Extending the Right to Buy – the Conservatives’ ‘Back to the Future’ manifesto
PLMR's Head of Planning analyses the Conservatives' manifesto pledge to extend the "Right to Buy" scheme
“We are the party of working people” stated David Cameron during the launch of the Conservatives’ election manifesto. But the polls say too few working people are planning to vote for his party on 7th May, depriving the Conservative Leader of what he craves in the next term – a majority government. So Cameron is putting a 21st Century spin on one of the most popular policies of the Conservative PM he is consistently, and unflatteringly, measured against – Margaret Thatcher.
One of the Conservative election manifesto’s six key pledges is to extend Right to Buy to tenants in Housing Association properties. Right to Buy was originally introduced in 1980 by Thatcher’s first administration and is widely recognised as one of the most important, and popular hallmarks of Thatcherism. It is certainly one of the most enduring, having survived pretty much unchanged for 35 years.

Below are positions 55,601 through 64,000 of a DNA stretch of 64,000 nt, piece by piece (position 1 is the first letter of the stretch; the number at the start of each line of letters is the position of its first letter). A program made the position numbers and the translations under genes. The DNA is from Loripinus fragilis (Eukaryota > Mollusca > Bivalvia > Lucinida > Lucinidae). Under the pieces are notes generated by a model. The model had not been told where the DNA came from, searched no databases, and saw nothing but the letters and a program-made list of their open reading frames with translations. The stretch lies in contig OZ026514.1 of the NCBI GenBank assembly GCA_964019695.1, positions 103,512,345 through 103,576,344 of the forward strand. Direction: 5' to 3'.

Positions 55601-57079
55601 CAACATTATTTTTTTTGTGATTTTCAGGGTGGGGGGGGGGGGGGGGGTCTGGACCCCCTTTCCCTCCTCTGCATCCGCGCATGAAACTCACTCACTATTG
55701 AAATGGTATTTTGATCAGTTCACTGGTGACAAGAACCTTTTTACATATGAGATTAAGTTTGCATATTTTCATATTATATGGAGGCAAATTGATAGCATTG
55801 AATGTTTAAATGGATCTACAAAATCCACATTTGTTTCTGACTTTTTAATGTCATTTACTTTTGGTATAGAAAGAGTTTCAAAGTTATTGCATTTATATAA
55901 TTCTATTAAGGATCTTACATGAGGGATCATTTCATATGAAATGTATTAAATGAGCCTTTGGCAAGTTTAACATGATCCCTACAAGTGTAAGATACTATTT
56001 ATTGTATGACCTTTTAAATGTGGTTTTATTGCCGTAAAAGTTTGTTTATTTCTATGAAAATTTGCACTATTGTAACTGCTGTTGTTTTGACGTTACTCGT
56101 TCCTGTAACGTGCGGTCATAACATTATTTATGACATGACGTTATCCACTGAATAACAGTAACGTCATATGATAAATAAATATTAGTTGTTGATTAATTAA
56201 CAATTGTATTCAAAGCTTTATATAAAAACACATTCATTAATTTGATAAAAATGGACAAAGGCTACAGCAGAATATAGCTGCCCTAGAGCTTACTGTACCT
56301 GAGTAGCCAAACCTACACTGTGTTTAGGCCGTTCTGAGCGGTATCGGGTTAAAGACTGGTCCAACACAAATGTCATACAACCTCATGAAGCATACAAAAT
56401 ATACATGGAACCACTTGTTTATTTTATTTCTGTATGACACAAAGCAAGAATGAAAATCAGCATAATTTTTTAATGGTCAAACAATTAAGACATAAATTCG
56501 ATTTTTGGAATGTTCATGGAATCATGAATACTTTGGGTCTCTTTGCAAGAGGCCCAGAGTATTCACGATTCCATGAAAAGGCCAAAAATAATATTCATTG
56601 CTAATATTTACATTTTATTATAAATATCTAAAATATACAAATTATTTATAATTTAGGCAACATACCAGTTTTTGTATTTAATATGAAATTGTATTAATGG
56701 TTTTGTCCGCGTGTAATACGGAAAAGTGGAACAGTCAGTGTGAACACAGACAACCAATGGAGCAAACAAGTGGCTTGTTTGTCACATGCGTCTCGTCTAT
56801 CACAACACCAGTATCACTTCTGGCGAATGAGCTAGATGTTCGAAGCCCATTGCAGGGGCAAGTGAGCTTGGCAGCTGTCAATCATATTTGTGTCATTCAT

Extending Right to Buy makes sense to the Conservatives and is a natural partner to one of their more recent policies, Help to Buy. A year ago I assessed the success of Help to Buy on its first birthday. I concluded that, whilst many critics questioned the impact Help to Buy would have on an already over-inflated housing market, the policy had proven popular with first-time homebuyers across the nation.
Another year on, the property bubble still hasn’t burst and Help to Buy itself has been further extended with George Osborne’s announcement of the Help to Buy ISA in last month’s Budget. Specifically targeted at the ‘hard working people’ the Conservatives are so keen to woo, The Help to Buy ISA is designed to help those saving for homes worth up to £250,000 (or £450,000 in London). It’s not for millionaires, but they already benefit from the inheritance tax ‘giveaway’ so it’s unlikely too many tears will be shed.
By extending Right to Buy, the Conservatives hope to tap into the aspirations of working families who have been priced out of buying a home on the open market. Whilst there has been no shortage of criticism for this most recent announcement, they are taking a calculated risk – probably rightly – that these most vocal critics were never going to vote Conservative anyway.
The extension of Right to Buy harks back to the ‘traditional’ Conservative policy that proved a massive vote winner for the most successful Conservative Prime Minister in living memory. We’ll have to wait until 8th May to find out if it has done the same trick for David Cameron.